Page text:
Today we welcome New Zealand poet, Waltman Whiter.
Book ‘Em: Tell us about you and your life outside of writing.
Waltman Whiter: I am a middle-aged father of three children and twenty-five years married to my wife, I enjoy the outdoors and looking after my farm and work as a consultant in the road safety industry.
Book ‘Em: Which books have you written? What are they about and why did you choose to write them? Do your books have a message? Are they fiction or nonfiction?
I wrote and self-published my first book of twenty poems last year. Its title was The Road This Limitless. My poems deal with the journey and emotions that we experience in life.
Book ‘Em: Do you have a work in progress?
Waltman Whiter: I have no work in progress at the moment.
Book ‘Em: What was the most difficult section/piece you ever wrote? What made it difficult?
Waltman Whiter: The most difficult piece a poem I wrote recently about having to put my dog Gigi down after I found her mauling a sheep. This had a profound effect on my adult children and I had to deal with the dynamic of having to kill a beloved companion as well as the rejection I received from my children.
Book ‘Em: What sort of research do you do for your work?
Waltman Whiter: It’s internal research; more self-analysis or soul searching. It is important to write honestly and also search out the root of the motivations and emotions within myself. There are a few surprises down deep in there.
Book ‘Em: Which books and authors do you read for pleasure? Is there an author that inspires you?
Waltman Whiter: Walt Whitman, Wallace Stevens, to be honest I don’t do a lot of reading.
Book ‘Em: Was there a person who encouraged you to write?
Waltman Whiter: My wife Rachel, I wrote her a poem about twenty-five years ago and didn’t write another for twenty-two years. She was telling me all along that I had a talent for writing.
Book ‘Em: What would you say are your strengths as an author?
Waltman Whiter: My strengths would probably be my ability to tap into my own emotions and the emotions of others so probably empathy. I think that comes out in my writing.
Book ‘Em: How often do you write, and do you write using a strict routine?
Waltman Whiter: No routine. I can write daily and then do no writing for months .I have to be feeling it, experiencing it, in order to write it down
Book ‘Em: Five years from now, where do you see yourself as a writer?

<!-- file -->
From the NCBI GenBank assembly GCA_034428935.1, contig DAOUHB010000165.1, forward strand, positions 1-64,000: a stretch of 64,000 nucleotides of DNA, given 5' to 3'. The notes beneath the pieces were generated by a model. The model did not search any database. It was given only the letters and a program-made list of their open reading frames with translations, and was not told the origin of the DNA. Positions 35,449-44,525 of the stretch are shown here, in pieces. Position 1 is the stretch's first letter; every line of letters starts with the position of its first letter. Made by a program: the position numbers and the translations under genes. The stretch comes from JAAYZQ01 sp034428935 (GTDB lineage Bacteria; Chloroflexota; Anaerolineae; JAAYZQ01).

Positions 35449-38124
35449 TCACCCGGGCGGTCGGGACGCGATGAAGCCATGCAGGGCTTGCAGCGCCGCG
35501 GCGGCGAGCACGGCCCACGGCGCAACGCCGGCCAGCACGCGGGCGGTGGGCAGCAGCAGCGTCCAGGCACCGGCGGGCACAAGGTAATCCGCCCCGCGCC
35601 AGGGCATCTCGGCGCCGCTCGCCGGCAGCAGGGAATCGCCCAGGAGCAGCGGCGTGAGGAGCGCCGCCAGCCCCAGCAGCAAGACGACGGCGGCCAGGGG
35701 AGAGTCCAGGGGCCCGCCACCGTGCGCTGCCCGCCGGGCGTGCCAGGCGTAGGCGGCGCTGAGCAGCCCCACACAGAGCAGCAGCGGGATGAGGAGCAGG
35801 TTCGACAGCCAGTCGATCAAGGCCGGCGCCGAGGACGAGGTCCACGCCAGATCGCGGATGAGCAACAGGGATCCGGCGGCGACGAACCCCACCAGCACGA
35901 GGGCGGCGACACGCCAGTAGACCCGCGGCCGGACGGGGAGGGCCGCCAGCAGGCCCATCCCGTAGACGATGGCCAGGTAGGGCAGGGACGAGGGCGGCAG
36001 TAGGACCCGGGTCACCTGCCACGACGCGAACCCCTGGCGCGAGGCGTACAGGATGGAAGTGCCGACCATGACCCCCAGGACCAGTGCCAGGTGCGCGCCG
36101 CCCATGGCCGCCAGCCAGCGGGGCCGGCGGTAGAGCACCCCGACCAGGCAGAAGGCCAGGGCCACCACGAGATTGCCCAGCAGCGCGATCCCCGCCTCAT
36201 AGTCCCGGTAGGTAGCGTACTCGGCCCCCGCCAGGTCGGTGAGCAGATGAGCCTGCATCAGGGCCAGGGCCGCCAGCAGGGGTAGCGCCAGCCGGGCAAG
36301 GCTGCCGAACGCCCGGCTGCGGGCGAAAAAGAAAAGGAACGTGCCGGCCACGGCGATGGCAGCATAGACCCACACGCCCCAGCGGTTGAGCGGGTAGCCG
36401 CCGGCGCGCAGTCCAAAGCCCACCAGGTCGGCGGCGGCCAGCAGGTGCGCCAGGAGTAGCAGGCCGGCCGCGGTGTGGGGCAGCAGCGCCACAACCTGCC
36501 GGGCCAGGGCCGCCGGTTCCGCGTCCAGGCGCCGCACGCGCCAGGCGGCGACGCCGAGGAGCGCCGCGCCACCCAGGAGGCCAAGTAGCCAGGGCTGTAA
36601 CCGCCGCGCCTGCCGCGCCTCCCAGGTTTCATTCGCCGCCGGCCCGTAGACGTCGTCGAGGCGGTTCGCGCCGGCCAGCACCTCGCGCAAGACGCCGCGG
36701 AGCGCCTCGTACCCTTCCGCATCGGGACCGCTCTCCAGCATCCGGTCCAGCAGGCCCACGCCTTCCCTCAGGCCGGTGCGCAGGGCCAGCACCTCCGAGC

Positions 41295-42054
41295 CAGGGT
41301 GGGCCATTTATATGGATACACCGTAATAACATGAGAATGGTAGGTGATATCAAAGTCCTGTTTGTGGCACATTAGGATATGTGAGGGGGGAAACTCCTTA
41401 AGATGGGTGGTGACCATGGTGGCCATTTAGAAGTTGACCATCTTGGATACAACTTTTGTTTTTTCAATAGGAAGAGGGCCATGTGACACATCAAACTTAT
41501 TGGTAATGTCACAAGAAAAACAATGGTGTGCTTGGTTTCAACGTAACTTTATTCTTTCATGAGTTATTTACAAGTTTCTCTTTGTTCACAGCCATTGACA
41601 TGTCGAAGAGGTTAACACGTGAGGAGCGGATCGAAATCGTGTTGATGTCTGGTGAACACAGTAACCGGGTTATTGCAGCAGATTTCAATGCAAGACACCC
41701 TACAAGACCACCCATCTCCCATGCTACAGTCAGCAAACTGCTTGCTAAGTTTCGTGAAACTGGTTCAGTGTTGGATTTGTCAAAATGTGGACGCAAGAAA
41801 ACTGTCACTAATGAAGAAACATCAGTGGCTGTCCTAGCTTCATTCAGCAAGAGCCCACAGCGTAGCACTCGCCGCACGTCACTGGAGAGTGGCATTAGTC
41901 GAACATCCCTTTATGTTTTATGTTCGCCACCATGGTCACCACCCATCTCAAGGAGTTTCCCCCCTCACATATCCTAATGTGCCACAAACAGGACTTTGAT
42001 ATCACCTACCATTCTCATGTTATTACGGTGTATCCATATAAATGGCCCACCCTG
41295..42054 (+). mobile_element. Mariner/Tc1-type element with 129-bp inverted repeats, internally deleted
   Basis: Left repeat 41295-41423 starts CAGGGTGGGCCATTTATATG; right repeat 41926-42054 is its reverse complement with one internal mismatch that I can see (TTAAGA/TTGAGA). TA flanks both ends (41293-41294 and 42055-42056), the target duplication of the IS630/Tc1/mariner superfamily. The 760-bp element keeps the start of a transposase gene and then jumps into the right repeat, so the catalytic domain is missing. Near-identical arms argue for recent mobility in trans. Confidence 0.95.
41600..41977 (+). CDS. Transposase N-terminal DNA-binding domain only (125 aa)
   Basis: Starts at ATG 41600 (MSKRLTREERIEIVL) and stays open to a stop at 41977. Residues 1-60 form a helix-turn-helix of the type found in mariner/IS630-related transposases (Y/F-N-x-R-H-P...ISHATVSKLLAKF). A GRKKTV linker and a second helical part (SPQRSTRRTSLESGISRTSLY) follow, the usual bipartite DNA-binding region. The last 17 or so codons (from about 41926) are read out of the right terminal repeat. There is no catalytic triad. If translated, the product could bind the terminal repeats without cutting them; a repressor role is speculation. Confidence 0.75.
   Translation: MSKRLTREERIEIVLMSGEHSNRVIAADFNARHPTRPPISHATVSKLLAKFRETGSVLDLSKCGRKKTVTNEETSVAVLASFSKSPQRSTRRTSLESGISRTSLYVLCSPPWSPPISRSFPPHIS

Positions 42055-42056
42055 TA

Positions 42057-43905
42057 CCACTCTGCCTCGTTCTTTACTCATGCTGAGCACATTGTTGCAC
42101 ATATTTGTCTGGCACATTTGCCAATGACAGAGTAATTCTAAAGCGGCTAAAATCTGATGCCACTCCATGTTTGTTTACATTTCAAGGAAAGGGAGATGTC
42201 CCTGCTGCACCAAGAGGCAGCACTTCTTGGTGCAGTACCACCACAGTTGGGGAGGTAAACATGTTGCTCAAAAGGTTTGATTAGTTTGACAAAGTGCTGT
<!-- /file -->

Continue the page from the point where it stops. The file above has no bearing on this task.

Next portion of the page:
Waltman Whiter: I would like to see myself recognized by other poets in my country as a poet and have another couple of books published.
Book ‘Em: If you could offer one piece of advice to a novice writer, what would it be?
Waltman Whiter: I’m the novice of novices, but I would say read more and write more (I need to actually follow this advice myself). Also, don’t give up even when you feel no one appreciates or cares about what you have written, keep going no matter what.
Book ‘Em: What would you consider the best compliment a reader could give your book?
Waltman Whiter: I have a poem called Dark Days its deeply melancholy and sad, the piece conveys a self-realization that the writer is alone and worthless. I had a few people message me that it touched them deeply and I knew that these same people identified with what I wrote, it made me feel sad for them because I also identified with them through the poem. The connection to another human being that is born out of something I wrote is the best ever compliment I could ever receive.
Book ‘Em: Provide and excerpt of your work that you would like to share with our members.
Upstream In my wild country The moon swings On invisible thread Like a pendulum First near then far Her unyielding eye beckons Pulling me and mine towards A reluctant sanctuary Seeking to deliver me From the constant sea Downstream
Upstream In my hidden lands Above the Manuka She glides on by Whispering secrets Pursuing her wildly Forever her allegiant Welcoming the cold And blisters on my hands Stumbling over river boulders My sanity falls away and floats Downstream
Upstream In my forgotten realm Seeking sparkling source And her terrible aspect Huffing wheezing breath Deafening chest thumps As she swings past Grazing the crest Throwing myself ungraceful leap I touch her at last Dawn discovers my empty body Downstream